Part of the reason, writes author Lucy Cooke in her recent book “Bitch: On The Female of the Species,” is that Gowaty was effectively branded as an ideologically-driven feminist. “The F-word has a polarizing effect, so much so it can undermine solid science,” writes Cooke. Even scientists I interviewed for my book who were using these tools — for instance, the urologist mapping the human clitoris to reveal an “iceberg organ” or the bioengineer convincing her field that the uterus is a uniquely regenerative organ — balked at the idea of calling their work feminist.
But is that really a problem? As long as the science gets done, who cares what we call it?
Among mainstream scientists, the word feminist has often been viewed with disdain and hostility
I’d argue that it does matter. What we lose when feminism is minimized is an understanding of how science actually works. Striking out the word “feminist” perpetuates the outdated idea that scientists should (and can) be objective — that when they enter the lab, they somehow strip off the values, quirks, and preconceptions that plague the rest of us mortals. In reality, the language of objectivity has long served as a cloak for political ends, whether it’s race science being used to support eugenic policies, or pro-life lawyers marshalling studies to allegedly prove that life starts at conception.
Scientists, like feminists, like all of us, have agendas and values, blind spots and biases.
Ironically, hewing to the science-is-objective model makes science less objective, more impervious to critique, and more easily rerouted for nefarious ends. To straighten out the tree of science means first acknowledging that researchers never operate with a “view from nowhere,” to borrow philosopher Thomas Nagel’s phrase. Scientists, like feminists, like all of us, have agendas and values, blind spots and biases. We each see through our own, limited lens.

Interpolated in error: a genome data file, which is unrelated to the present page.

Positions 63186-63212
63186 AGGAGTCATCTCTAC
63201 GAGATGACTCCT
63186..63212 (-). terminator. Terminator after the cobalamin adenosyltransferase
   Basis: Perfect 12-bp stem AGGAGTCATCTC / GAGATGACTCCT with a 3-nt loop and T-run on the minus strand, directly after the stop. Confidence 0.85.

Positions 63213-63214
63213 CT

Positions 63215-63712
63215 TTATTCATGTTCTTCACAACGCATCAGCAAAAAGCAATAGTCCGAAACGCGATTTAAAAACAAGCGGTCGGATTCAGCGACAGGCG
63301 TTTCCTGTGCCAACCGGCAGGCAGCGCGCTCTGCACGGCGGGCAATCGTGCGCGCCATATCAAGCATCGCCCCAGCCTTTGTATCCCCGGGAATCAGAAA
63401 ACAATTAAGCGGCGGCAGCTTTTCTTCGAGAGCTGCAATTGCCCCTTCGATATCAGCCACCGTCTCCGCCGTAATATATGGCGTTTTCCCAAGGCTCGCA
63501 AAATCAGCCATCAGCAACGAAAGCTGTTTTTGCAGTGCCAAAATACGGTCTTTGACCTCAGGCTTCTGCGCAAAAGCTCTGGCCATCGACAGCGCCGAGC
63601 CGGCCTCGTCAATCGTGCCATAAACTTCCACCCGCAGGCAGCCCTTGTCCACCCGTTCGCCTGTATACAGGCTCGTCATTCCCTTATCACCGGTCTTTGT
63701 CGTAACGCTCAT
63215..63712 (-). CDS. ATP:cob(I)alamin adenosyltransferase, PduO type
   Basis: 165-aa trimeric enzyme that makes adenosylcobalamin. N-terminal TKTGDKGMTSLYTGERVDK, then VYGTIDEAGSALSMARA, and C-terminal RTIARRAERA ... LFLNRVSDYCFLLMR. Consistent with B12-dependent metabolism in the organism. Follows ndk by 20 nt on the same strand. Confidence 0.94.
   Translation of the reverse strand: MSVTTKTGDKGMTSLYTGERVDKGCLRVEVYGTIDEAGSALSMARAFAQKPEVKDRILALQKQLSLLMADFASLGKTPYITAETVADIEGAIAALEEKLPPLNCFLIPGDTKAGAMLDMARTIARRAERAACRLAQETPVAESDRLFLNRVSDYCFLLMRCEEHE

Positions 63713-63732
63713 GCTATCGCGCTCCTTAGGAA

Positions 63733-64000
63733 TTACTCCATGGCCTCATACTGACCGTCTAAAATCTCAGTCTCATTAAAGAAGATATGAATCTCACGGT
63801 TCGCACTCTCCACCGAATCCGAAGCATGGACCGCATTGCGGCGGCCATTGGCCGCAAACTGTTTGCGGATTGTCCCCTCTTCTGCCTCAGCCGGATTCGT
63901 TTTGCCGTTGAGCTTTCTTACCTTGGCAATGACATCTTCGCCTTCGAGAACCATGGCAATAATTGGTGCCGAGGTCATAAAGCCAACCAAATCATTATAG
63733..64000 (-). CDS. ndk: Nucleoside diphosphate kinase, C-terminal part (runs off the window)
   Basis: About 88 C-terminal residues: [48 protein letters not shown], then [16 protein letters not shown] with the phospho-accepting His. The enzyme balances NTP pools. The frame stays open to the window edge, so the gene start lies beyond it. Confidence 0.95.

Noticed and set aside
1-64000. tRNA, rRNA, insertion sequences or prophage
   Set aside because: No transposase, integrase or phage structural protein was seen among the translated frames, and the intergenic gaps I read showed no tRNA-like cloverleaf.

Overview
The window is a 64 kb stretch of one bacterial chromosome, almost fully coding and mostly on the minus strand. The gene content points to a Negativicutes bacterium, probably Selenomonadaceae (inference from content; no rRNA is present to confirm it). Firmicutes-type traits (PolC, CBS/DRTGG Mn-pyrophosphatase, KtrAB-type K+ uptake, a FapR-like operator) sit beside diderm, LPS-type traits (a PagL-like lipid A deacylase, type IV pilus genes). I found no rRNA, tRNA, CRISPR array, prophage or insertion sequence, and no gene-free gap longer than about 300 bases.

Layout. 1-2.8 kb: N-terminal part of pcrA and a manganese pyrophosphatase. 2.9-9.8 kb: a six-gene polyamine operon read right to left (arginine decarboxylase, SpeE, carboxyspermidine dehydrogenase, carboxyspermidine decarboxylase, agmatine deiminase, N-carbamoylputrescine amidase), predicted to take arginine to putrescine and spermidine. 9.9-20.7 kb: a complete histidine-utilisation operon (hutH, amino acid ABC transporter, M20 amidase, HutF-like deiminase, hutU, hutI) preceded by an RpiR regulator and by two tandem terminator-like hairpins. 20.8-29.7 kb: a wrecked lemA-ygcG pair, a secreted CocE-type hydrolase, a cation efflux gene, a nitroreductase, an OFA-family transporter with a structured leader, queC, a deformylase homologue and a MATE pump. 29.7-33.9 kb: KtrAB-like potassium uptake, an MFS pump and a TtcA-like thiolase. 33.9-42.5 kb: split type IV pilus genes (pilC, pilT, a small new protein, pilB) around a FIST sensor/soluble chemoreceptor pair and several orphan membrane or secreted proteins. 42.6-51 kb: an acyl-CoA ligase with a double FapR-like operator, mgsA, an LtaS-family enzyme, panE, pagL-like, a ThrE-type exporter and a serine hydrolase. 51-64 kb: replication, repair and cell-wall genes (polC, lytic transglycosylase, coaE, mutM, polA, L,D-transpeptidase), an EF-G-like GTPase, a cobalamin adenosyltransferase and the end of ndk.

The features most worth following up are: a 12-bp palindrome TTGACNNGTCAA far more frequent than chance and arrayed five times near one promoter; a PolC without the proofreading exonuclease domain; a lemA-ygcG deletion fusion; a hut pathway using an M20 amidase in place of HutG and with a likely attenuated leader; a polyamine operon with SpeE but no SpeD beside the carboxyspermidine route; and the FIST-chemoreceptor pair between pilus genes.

By turning the lens back on scientists themselves, feminist scientists make it possible to see these hidden biases and correct for them. In the case of Covid-19 sex differences, Shattuck-Heidorn and her co-authors pointed to science’s long history of using biology to explain perceived sex and race differences — a history steeped in Western imperialism and eugenics. An awareness of this dark past made the GenderSci Lab skeptical of any purely biological explanation, and pushed them to explore other hypotheses.
This is hardly the first time feminist science has corrected for misguided science. For decades, scientists described sperm as active agents that sought out the passive egg and penetrated it. Feminist anthropologist Emily Martin pointed out the sexist tropes that undergirded this narrative, and pushed researchers to discover equally active elements in the female body: For instance, chemical signals the egg released to attract sperm, and female fluids that allowed the sperm to become fertilization-ready in the first place.
Similarly, sexual development in the womb was long described as proceeding along one of two tracks: Either a snippet of the Y chromosome coded for so-called maleness, meaning testes and penis development. Or its absence led to the development of ovaries and a clitoris “by default,” as one 2017 textbook put it. In this view, the female was like factory settings on an iPhone, while the male was the version with bells and whistles.
Both ideas relied on the assumption that the female body was more passive, simpler, and the body’s default setting. Once those assumptions were laid bare, it became clear that female development had not been subjected to the same rigorous investigation that male development had. Feminist scientists, like geneticist Jennifer Graves, helped reveal that oversimplification, spurring the discovery of genetic elements that suppressed male pathways and led to ovarian development.
Yet biology students don’t typically learn the origins of this new knowledge. The names of feminist scientists don’t appear in most academic footnotes and citations. Instead, students learn that science is self-correcting — even if the correcting in this case is coming from outside the establishment. This means that the insights feminist scientists bring to their fields may become part of mainstream knowledge, but without any trace of how they came about.